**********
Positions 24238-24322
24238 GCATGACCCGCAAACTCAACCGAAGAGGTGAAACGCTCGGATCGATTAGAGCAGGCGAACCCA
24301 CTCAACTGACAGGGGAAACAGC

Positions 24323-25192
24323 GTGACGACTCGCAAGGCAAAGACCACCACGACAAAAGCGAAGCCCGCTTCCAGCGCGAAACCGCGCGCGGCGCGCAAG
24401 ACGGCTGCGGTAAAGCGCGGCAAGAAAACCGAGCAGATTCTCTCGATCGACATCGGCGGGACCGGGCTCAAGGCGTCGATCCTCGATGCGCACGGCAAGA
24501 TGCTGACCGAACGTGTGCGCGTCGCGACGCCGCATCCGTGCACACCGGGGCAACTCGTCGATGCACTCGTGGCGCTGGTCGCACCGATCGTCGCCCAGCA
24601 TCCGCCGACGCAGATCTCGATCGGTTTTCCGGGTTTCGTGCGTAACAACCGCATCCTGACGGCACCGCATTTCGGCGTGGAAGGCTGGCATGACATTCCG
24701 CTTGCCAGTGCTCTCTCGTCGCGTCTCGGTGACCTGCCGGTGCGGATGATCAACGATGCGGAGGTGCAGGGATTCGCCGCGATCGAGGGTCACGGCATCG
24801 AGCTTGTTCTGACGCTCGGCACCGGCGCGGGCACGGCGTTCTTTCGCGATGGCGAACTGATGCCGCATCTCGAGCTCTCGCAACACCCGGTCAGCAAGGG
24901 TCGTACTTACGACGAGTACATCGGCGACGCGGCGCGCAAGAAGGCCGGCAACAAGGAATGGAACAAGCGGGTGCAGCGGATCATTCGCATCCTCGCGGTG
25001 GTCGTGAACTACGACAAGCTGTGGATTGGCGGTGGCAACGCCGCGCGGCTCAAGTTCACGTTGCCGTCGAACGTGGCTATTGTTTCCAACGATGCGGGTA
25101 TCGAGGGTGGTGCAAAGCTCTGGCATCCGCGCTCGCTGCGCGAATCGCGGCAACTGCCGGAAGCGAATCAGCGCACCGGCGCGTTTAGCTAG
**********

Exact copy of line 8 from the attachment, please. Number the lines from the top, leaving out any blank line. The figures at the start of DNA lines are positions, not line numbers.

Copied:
24601 TCCGCCGACGCAGATCTCGATCGGTTTTCCGGGTTTCGTGCGTAACAACCGCATCCTGACGGCACCGCATTTCGGCGTGGAAGGCTGGCATGACATTCCG